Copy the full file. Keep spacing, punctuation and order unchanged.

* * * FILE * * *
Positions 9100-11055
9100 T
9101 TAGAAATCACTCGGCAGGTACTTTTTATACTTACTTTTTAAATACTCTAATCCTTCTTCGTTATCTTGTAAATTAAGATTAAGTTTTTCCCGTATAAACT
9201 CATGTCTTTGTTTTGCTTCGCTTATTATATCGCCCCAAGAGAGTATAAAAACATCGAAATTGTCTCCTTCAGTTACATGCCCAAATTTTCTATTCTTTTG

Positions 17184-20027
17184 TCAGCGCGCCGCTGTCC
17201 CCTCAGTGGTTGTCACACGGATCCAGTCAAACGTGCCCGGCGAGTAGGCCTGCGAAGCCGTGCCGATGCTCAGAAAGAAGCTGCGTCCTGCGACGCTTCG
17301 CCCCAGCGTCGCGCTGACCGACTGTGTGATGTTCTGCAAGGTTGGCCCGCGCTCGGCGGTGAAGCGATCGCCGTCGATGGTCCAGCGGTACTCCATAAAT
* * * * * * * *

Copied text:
Positions 9100-11055
9100 T
9101 TAGAAATCACTCGGCAGGTACTTTTTATACTTACTTTTTAAATACTCTAATCCTTCTTCGTTATCTTGTAAATTAAGATTAAGTTTTTCCCGTATAAACT
9201 CATGTCTTTGTTTTGCTTCGCTTATTATATCGCCCCAAGAGAGTATAAAAACATCGAAATTGTCTCCTTCAGTTACATGCCCAAATTTTCTATTCTTTTG

Positions 17184-20027
17184 TCAGCGCGCCGCTGTCC
17201 CCTCAGTGGTTGTCACACGGATCCAGTCAAACGTGCCCGGCGAGTAGGCCTGCGAAGCCGTGCCGATGCTCAGAAAGAAGCTGCGTCCTGCGACGCTTCG
17301 CCCCAGCGTCGCGCTGACCGACTGTGTGATGTTCTGCAAGGTTGGCCCGCGCTCGGCGGTGAAGCGATCGCCGTCGATGGTCCAGCGGTACTCCATAAAT